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Daughter of Henry VIII and his second wife, Anne Boleyn, the Protestant Queen Elizabeth I succeeded her Catholic sister Mary I to reign for 44 years, during which time England attained a powerful position on the world’s stage.
This mass-produced image is thought to be based on a three-quarter length portrait of the Queen by Antwerp painter Quentin Massys the Younger (c.1543-1589), now in the Pinacoteca Nazionale, Siena. Known as the ‘Sieve’ portrait, Massys’ painting shows the Queen holding a sieve: a symbol of chastity. The Sieve portrait may in turn be related to a full-length portrait of the Queen painted by Roman Mannerist painter Federico Zuccaro (c.1541-1609) on his visit to England in 1575, for which a study drawing survives in the British Museum.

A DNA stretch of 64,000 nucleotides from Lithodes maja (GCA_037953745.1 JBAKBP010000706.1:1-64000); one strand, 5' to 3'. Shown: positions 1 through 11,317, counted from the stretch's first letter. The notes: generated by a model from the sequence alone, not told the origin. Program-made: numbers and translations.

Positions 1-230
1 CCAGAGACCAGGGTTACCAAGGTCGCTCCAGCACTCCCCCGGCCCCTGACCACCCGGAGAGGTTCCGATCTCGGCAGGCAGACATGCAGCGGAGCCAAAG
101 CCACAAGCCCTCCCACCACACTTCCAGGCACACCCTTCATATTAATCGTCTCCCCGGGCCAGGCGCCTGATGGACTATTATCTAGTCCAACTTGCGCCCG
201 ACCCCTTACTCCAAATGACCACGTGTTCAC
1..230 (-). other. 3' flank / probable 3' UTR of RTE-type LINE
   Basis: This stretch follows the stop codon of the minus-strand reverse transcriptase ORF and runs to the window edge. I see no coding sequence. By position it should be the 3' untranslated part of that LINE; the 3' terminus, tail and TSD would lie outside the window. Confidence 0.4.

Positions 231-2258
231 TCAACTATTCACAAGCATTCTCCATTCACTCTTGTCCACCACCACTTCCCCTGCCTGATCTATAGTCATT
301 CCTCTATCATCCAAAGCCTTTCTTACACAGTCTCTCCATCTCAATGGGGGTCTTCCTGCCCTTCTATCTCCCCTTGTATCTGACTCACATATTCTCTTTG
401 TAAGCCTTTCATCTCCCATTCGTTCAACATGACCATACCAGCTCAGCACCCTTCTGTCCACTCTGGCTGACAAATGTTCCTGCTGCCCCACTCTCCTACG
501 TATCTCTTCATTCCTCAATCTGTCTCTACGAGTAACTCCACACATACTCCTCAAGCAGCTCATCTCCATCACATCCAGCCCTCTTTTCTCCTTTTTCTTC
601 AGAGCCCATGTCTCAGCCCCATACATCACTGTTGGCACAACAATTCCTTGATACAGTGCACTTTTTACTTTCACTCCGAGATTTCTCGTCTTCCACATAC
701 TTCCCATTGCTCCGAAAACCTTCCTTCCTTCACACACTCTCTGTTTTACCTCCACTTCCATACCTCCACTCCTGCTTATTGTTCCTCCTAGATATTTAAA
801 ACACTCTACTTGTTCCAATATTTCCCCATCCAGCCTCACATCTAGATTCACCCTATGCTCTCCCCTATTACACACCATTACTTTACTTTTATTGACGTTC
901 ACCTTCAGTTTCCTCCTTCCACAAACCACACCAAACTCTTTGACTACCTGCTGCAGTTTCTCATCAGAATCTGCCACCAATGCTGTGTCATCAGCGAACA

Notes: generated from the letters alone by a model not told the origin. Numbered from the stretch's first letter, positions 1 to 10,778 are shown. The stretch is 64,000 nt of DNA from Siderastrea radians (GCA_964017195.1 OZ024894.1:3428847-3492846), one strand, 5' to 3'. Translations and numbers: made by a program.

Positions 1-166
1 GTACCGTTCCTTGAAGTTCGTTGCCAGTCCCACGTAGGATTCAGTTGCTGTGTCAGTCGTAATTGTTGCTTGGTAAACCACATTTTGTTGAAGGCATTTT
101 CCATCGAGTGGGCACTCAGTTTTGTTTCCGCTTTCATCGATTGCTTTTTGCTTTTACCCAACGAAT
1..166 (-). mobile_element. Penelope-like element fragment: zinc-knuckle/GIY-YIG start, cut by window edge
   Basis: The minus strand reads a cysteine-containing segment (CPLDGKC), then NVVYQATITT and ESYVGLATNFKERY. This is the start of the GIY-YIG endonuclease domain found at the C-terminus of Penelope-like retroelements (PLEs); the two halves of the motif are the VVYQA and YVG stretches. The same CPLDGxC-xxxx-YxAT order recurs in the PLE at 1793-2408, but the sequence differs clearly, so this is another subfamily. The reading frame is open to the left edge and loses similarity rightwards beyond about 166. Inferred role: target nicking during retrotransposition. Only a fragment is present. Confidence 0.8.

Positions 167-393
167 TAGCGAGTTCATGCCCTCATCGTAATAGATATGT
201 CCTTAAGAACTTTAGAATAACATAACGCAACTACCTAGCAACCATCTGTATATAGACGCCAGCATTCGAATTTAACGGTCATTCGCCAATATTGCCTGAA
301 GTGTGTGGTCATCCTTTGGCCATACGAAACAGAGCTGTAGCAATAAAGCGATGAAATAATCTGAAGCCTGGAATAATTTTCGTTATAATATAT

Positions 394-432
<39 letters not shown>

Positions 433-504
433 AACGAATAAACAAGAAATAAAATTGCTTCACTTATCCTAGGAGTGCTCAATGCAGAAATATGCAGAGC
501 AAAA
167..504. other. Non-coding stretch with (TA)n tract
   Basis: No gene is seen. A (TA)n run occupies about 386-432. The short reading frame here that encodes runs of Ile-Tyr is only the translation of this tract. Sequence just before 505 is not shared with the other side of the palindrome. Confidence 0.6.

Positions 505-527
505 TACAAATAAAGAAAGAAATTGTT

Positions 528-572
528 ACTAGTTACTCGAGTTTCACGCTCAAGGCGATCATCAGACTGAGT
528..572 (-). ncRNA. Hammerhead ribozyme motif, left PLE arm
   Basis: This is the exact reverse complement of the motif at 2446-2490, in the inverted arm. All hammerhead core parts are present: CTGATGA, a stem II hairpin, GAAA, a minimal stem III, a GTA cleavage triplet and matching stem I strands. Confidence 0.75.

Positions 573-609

This work is probably the product of a relatively humble workshop. It was made using a standard face pattern, derived from the Sieve portrait, which was transferred to the prepared panel by means of a cut-out stencil.
Collection of Sir George Wombwell; by descent to Captain V. M. Wombell of Newburgh Priory, Coxwold, Yorkshire; by whom sold through Christie’s, London, on 9 July 1948 (Lot 22), as ‘attributed to Gheeraedts’; from which sale purchased by ‘Hawes’ on behalf of the Office of Works
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